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Brazilian hair straighteners offer reformulated keratin treatments
THE QUEST for straighter hair has moved from the simple mechanics of ironing to chemical relaxing and, most recently, to exotic hybrids from Japan and Brazil. Brazilian keratin treatment, which burst onto the scene a couple of years back, proved to be especially exotic. Its promise of slinky hair involved both keratin (it's a protein) and a secret active ingredient: formaldehyde.
The stuff familiar to anyone who's ever dissected a frog.
In an "anything for beauty" world, that wasn't necessarily viewed as a drawback. The Brazilian products, by many enthusiastic reports, did what they promised, leaving hair looking shinier and smoother for up to 12 weeks. "It's the best thing I ever did for my hair," says Daisy Separzadeh, who'd struggled to tame her unruly curls. The treatment, which is quickly gaining popularity in salons across California, left her hair not unnaturally pin-straight, but frizz-free and full of body.
Those who pitch the products professionally say the treatment can be used on any hair type, no matter how brittle, bleached or over-processed, and makes it look healthier temporarily. "Get me the worst hair," says Marcelo Teixeira, chief executive of Márcia Teixeira Brazilian Keratin Treatment. "Then you'll see what this product really does."
But concerns about the health effects of formaldehyde on consumers and hairstylists have led to the roll-out of new formulations just reaching the market. The next catch words in the world of Brazilian keratin treatments: "safer" and "formaldehyde-free."
Why put formaldehyde in a hair-straightening product at all? Dr. Paul McAndrews, a Beverly Hills dermatologist and hair restoration expert, explains that it plays a key role in the process, which takes roughly an hour and a half and costs between $300 and $400.
Hair is first shampooed to make it more porous so the keratin solution can bond with the hair shaft effectively. When the keratin is applied, McAndrews says, it "fills in the natural defects of the hair shaft, which makes the hair look smoother and silkier, but it does not actually straighten the hair." After the hair is blown dry, a stylist uses a flat iron to activate the formaldehyde, temporarily altering the structure of the hair. "The straightening occurs from the heating process combined with the formaldehyde, causing it to appear straighter," McAndrews says.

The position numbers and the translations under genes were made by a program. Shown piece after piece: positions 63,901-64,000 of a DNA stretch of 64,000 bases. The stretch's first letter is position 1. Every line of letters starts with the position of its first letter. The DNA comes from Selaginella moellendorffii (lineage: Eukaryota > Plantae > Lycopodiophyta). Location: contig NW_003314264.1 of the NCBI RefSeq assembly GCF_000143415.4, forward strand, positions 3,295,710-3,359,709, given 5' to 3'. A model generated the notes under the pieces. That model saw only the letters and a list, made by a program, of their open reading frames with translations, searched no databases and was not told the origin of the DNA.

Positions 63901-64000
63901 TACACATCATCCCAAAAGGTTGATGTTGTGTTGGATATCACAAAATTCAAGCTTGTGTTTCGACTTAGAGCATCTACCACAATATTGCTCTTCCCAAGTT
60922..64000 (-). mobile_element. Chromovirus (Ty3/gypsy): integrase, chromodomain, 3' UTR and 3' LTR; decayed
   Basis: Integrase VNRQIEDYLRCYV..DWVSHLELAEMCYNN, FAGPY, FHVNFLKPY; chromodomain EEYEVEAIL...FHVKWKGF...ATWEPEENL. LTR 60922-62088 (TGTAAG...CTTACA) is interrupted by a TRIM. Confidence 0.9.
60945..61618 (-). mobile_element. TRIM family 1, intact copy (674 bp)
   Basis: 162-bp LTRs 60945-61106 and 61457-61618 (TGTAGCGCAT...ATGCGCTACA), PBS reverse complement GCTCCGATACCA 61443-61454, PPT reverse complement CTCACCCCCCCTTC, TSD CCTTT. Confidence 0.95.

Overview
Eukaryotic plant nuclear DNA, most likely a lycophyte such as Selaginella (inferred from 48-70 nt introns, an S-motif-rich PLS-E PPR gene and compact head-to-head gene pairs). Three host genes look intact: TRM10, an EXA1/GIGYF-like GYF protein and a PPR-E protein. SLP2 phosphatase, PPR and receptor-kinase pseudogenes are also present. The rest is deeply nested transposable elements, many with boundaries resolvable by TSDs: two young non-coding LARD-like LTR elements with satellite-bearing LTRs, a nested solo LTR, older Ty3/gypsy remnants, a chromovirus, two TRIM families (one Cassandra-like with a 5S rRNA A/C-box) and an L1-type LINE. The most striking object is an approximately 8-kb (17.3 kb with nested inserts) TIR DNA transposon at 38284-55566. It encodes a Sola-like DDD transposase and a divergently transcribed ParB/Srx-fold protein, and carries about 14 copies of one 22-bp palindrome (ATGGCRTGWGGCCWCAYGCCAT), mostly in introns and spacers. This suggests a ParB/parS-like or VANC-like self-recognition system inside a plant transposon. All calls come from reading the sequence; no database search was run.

Those who market the formaldehyde-based products say they can be applied safely. When "applied professionally and properly there is no risk whatsoever," says Devin Semler, chief executive of Brazilian Blowout.
But McAndrews disagrees. "The customer, the stylist, whoever is in the vicinity are at risk during the application," he says.
There are no Food and Drug Administration limits on the use of formaldehyde in hair products, but the Cosmetic Ingredient Review expert panel recommends a concentration of no more than 0.2%. Many of the original formulations, still on the market, contain up to 2% formaldehyde.
"Formaldehyde at this concentration can have short-term health effects: coughing, nausea and skin irritation," McAndrews says. "Long-term effects include increased risk of various cancers."
(Semler declined to offer specifics about Brazilian Blowout, but said that its original formula contains less than 2%.)
Separzadeh admits that the formaldehyde makes her nervous, but her hairstylist at Beverly Hills salon Giuseppe Franco assures her the levels in the salon's air are consistent with federal safety regulations. "I guess that I'm vain, so I'd rather have pretty hair than worry about cancer," she says half-jokingly.
Happily, a new formaldehyde-free formulation created by Brazilian Blowout is available in salons this month.
The new formula uses a nontoxic chemical to help bond the keratin to the hair, and each treatment lasts up to four months. Cost: about $350 a session.
Rita Wisotsky, a Los Angeles sonographer who's tried both formulations, reports that she couldn't tell the difference. "I had nice body and my hair was so shiny and soft, it's amazing," she says.
Aside from Brazilian Blowout's formaldehyde-free formulation, two other companies, Márcia Teixeira and Peter Coppola Salon, offer Brazilian keratin treatments using derivatives of formaldehyde formulated to be safer. Teixeira advises salon customers to "ask to see the product and a copy of the training certificate. There are a lot of black market products."
A formaldehyde-free at-home kit offers results similar to salon treatments, but lasts only until the next shampoo. Márcia Teixeira now sells the 4-Step Deep Conditioning Treatment ($70; www.braziliankeratin.com); Brazilian Blowout (www.brazilianblowout.com) launches its at-home kit in September.